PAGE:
Focussing - What will have the biggest impact?
Developing a Hunch
At our October Implementation Day, we used the Four Food Chiefs' story to frame our discussion of collaborative vision and next steps in our learning as a school community. It was a great opportunity to have the space and time to discuss as a team what learning we needed to prioritize, and what will have the biggest impact. The following week, the principal met one on one with every teacher on staff to further discuss their understanding of the best place to focus our efforts.
In these conversations, we discussed what is going on for our learners, and how we can best serve the needs emerging from the students in our classrooms. Several themes, or "hunches" came out of the data collected from these conversations:
- Student agency and ownership of their learning was a crucial area to focus on this coming year.
- Our students need to progress in their ability to speak to their learning, and the next steps in their learning.
- Our FreshGrade platform is a good way for students to document their growth over time
- We need to have a consistent, aligned approach to electronic documentation of learning through GROWTH and PROGRESSION portfolios.
- We need to give our students language to be able to self-assess, and speak to their growth over time.
- Our students have fallen back in their literacy and numeracy skills. We hunch that this is due to the COVID pandemic, and the inability to have in class instruction. There are greater gaps between students than normal.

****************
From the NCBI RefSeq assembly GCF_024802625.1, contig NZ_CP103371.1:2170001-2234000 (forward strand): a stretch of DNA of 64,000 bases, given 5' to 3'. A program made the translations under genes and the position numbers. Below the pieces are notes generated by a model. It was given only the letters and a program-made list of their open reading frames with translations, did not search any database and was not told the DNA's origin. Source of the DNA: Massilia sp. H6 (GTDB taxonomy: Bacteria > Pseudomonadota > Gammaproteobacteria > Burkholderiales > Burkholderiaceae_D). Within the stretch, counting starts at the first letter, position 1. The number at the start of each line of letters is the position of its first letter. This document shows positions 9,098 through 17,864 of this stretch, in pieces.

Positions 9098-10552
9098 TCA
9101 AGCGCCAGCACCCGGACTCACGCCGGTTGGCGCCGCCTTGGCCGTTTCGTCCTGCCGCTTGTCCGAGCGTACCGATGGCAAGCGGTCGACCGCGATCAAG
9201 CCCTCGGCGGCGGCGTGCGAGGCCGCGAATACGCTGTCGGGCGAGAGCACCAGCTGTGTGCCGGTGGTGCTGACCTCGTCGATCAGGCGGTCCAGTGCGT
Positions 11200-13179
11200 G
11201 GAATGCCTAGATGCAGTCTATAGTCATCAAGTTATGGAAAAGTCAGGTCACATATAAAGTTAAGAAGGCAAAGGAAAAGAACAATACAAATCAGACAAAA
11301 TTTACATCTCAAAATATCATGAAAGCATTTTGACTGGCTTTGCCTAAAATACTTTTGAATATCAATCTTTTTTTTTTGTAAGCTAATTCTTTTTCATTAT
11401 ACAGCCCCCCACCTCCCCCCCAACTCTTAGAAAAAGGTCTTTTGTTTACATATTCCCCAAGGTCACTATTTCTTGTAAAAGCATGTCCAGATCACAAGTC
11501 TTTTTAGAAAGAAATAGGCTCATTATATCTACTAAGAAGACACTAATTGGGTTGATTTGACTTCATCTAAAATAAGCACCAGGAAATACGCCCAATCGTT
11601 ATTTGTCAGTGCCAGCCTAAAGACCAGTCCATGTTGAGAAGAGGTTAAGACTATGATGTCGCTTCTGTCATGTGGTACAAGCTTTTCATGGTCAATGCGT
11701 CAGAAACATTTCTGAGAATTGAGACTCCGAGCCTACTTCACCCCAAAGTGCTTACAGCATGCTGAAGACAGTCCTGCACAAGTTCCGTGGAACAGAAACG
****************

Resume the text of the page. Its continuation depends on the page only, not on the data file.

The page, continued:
- In response, we will need to focus on differentiating the curriculum and advance our work using structures like Daily 5. Lagging skills need to be targeted. Leveraging expert knowledge in this area through establishing collaborative connections between teachers in the school will be critical here.
- Our team is passionate about going deeper with our work in outdoor learning using inquiry methodologies as a lens.
- Our students need to learn more about our Indigenous roots in Canada. Our staff has a clear desire to Indigenize the curriculum and better understand the stories of our local Okanagan Syilx people also emerged as central to our direction for the year.
- Teachers are recognizing the incredible motivational power of inquiry based learning in motivating students and providing focus and deep engagement. Inquiry based storytelling, play based mathematics, writing structures and methodologies using loose parts are all emerging as areas that are inspiring our children.
Clearly these goals are large, and cannot all be completed in one year. So we asked ourselves, which goals are most pressing to accomplish in this year, recognizing the additional challenges surrounding COVID protocols, etc.? Which goals can we place on the horizon?
Our conversations about student agency in their learning showed us that we need to go deeper in our understanding of formative assessment and the connection to electronic portfolios. How can we better address our students' learning needs through formative assessment? It can look different in many educational environments, and we knew we needed to take next steps in aligning this work throughout the school.
For students to truly engage into their learning, the research shows that students must be at the center of choosing the specific evidence of their learning that demonstrates that they are growing. We know they are engaged in growth when they can speak to their learning over time. As a team we looked at many types of portfolios, and decided that we would use progression and growth portfolios. Here students show their progress over time, what they can do now, and speak to their future next steps and goals in their learning. They also learn to assess their own work based on criteria and comparing it to a continuum or progression of samples.